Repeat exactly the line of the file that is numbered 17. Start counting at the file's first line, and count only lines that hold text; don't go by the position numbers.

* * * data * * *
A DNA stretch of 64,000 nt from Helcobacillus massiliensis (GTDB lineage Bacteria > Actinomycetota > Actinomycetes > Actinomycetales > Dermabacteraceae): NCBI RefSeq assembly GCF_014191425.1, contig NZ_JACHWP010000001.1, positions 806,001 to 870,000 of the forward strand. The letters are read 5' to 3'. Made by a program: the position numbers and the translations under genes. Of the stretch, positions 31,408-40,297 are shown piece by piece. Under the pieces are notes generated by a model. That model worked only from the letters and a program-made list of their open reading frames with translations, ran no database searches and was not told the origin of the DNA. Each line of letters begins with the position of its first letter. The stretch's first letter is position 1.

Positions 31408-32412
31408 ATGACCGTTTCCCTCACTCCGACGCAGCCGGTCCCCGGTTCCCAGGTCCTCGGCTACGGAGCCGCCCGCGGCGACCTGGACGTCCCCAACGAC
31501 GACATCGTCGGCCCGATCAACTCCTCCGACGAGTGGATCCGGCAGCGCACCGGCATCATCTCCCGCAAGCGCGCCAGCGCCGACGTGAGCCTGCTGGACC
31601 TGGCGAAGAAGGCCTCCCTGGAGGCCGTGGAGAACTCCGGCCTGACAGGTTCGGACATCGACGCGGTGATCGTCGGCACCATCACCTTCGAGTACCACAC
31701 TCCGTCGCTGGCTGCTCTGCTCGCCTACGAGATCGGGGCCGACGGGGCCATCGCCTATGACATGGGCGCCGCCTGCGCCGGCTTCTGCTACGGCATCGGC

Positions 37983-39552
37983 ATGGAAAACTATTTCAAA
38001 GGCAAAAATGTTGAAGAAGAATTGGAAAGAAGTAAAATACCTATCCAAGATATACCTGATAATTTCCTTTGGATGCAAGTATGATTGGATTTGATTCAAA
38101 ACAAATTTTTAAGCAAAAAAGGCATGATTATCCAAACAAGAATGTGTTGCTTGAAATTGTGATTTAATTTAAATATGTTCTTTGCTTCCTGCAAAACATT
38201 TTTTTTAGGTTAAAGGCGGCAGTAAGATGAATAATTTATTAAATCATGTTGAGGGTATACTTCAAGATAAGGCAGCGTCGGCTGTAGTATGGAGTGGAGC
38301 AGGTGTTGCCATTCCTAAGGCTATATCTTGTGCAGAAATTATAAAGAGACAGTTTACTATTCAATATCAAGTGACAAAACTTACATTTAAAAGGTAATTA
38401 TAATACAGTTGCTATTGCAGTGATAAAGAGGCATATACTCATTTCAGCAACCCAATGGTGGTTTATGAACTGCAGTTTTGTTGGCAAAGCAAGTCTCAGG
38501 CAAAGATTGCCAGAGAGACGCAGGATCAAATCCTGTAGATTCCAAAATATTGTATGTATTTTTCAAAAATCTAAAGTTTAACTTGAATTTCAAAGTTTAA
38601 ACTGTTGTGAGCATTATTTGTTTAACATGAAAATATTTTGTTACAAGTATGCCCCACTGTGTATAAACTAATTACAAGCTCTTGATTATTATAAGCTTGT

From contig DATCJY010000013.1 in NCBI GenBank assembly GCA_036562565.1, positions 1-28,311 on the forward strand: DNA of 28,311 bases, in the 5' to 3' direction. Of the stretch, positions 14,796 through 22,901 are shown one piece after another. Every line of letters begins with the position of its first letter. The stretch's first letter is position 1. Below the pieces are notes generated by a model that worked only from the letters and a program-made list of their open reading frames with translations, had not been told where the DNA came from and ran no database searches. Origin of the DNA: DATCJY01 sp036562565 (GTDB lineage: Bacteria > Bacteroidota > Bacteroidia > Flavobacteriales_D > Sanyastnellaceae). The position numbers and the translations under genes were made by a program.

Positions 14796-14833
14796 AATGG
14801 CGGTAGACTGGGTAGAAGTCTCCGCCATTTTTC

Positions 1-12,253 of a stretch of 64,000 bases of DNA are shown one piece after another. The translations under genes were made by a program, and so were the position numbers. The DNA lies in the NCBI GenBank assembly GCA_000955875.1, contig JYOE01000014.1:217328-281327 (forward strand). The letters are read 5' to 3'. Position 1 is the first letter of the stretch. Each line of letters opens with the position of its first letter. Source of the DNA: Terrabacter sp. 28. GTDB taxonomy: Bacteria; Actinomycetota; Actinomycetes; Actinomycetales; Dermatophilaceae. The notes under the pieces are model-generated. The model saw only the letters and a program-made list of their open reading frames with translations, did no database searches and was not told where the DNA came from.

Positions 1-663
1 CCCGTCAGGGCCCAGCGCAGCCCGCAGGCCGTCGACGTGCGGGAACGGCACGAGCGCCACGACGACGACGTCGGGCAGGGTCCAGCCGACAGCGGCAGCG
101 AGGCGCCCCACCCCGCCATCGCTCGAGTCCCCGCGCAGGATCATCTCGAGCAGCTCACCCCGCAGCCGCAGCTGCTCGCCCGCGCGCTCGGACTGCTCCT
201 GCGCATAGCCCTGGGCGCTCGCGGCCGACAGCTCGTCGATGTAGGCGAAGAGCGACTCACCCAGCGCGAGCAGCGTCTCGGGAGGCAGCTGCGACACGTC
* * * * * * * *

Positions 14796-14833